The original impetus for preparing this reference manual was the Playa Vista Development Project (Playa Vista) located in the City of Los Angeles. Playa Vistas lead developer at the time, Maquire Thomas Partners, had previously participated in discussions with both SRCRD and the Board concerning the development of an Integrated Waste Management Plan including construction and demolition waste recycling and the use of recycled-content building products. During the summer of 1996, the SRCRD and the Board agreed to prepare a reference manual to assist Maquire Thomas Partners and their contractors in evaluating greenbuilding opportunities. A public workshop on sustainable building practices was planned for in conjunction with the start of project design and construction, which was initially planned for 1997. The manual was to be released in time for the workshop and used as a reference document. However, prior to the completion date, Playa Vista experienced major management and financial restructuring, which significantly delayed the progress of construction. With the public workshop postponed indefinitely, SRCRD and the Board are releasing the manual for general circulation. The information contained in this reference manual is transferable to other construction projects.
About the Playa Vista Project
Playa Vista will be a residential and commercial development on the largest land parcel in the City of Los Angeles30 percent larger than New Yorks Central Park. It is located just north of the Los Angeles International Airport, adjacent to the Westside communities of Santa Monica, Venice, Marina Del Rey, and Westchester. Phase I construction will involve the demolition of about 11 large industrial buildings, the restoration of a salt water marsh, the construction of about 3,000 residential structures, and a major motion picture studio.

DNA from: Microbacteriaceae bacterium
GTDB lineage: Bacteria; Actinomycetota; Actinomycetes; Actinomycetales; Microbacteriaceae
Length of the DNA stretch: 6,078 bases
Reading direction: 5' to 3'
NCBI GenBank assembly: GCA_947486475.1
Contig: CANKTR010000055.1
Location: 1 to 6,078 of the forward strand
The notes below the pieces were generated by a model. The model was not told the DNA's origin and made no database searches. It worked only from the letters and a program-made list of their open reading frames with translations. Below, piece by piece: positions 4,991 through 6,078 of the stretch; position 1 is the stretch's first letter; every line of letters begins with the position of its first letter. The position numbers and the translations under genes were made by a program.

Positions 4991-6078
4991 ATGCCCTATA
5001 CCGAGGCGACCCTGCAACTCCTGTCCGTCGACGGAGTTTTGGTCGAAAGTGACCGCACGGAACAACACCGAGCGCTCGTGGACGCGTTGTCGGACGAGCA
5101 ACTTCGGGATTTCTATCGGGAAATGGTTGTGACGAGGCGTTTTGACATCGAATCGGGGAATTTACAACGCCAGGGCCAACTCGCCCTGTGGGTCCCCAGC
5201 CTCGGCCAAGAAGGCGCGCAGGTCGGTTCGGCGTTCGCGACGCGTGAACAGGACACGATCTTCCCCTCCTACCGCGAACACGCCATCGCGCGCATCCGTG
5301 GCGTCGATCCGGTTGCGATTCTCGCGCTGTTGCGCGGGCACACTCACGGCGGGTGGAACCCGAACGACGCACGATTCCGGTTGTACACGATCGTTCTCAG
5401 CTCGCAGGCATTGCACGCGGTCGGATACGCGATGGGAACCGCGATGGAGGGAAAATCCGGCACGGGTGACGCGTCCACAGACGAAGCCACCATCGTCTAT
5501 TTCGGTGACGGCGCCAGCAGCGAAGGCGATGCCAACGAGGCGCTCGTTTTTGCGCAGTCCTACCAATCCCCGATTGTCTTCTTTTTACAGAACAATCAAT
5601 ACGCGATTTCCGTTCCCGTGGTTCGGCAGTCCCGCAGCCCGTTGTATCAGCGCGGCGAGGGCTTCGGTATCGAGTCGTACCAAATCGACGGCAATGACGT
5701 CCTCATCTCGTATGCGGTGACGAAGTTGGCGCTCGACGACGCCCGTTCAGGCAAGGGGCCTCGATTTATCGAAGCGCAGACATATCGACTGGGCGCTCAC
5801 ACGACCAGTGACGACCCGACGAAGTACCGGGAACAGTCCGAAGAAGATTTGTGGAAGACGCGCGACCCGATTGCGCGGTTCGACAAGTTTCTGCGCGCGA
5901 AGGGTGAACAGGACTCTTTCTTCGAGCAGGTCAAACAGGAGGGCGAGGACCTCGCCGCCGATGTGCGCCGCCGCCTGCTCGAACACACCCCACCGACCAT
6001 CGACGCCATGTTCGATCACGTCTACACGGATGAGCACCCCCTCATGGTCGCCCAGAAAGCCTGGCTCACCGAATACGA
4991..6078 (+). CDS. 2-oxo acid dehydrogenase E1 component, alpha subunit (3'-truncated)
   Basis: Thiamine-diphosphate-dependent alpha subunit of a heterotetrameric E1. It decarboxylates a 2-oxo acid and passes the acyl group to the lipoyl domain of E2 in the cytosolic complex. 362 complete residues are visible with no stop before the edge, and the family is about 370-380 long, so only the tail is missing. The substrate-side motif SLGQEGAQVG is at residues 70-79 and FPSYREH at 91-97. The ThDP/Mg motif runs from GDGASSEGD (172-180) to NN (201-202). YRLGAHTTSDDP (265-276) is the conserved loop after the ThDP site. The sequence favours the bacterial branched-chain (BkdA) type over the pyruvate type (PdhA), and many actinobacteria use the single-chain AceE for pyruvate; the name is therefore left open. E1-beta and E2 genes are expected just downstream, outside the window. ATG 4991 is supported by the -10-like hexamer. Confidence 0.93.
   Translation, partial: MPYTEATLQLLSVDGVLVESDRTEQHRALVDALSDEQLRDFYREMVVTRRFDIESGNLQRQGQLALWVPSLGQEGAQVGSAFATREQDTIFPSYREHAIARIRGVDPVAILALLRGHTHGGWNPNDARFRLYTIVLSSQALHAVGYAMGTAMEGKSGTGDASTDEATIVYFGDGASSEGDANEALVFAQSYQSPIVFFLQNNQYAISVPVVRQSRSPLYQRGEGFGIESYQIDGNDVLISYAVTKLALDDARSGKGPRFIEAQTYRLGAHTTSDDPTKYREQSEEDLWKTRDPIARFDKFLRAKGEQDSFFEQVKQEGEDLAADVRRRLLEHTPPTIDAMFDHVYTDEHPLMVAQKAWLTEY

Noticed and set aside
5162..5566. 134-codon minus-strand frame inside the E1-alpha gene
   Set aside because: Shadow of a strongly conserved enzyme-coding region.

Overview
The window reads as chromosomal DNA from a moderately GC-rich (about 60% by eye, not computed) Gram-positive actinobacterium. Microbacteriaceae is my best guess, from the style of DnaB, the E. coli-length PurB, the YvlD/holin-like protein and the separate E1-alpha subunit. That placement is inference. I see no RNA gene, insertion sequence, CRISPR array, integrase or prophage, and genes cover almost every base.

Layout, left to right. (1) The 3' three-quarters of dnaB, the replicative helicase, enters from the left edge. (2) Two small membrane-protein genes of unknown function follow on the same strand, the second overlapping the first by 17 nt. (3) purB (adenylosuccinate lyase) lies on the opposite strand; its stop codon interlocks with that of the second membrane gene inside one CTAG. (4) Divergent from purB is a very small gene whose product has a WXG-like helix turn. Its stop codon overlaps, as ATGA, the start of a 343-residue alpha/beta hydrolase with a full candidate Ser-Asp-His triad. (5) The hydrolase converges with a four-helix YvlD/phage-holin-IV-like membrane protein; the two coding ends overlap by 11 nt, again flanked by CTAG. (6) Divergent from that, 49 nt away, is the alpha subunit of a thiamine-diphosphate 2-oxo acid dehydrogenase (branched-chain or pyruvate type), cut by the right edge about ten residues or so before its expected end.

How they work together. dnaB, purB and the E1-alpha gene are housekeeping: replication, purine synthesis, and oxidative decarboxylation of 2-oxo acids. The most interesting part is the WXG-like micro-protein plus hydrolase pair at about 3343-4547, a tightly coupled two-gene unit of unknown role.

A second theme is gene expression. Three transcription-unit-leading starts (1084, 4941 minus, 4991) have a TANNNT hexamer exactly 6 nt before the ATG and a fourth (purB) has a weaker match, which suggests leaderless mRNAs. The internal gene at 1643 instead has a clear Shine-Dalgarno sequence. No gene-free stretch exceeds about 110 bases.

Adding excitement to the development is DreamWorks, SKG, the first new studio to be built in Los Angeles in 75 years. DreamWorks, SKG is one of the most creative and entrepreneurial groupings of partners in the history of the entertainment business. The principalsSteven Spielberg, Jeffrey Katzenberg and David Geffenare luminaries in the entertainment industry. Studio, production, and office facilities will span 100 acres at the eastern end of Playa Vista.
The City of Los Angeles, Bureau of Sanitation, Solid Resources Citywide Recycling Division (SRCRD), in the civic center of Los Angeles, is organized within the Bureau of Sanitation to develop and implement effective source reduction, reuse, and recycling programs. SRCRD fosters public/private partnerships and helps to develop new markets for recyclable products and materials. SRCRD can be reached at:
433 South Spring Street, 5th FloorLos Angeles, CA 90013Phone: (213) 847-0144Fax: (213) 847-3054E-mail: email@example.com
The Integrated Waste Management Board in Sacramento is the State agency responsible for the implementation of the California Integrated Waste Management Act (IWM Act). Passed in 1989 and implemented in 1990, the IWM Act created a new waste management philosophy in California. The emphasis continues on conservation of natural resources through a hierarchy of management methods to reduce, reuse, and recycle solid waste. Statutory waste diversion goals were set at 25 percent by the year 1995 and 50 percent by the year 2000.
The Board's mission is to protect public health and safety and the environment through waste prevention, waste diversion, and safe waste processing and disposal. This mission can be accomplished only by cultivating effective relationships with local governments and private industry. Through public information and education programs, the Board is laying a foundation to change the public's daily habits and routines. It is critical to impact the decision-making processes of businesses and local government so that they reflect an awareness of the environmental and economic consequences of excessive waste generation. The Board's challenge is to motivate Californians away from a wasteful society toward a resourceful one.
Those Who Helped
The City of Los Angeles Solid Resources Citywide Recycling Division (SRCRD) and the California Integrated Waste Management Board were assisted by the following groups and individuals:
1. Clean Washington Center (CWC) of Seattle is the primary State of Washington organization responsible for developing markets for recycled materials.
2. Deborah Allen of the River City Resource Group of Portland, Oregon is an environmental consultant for the City of Los Angeles Solid Resources Citywide Recycling Division.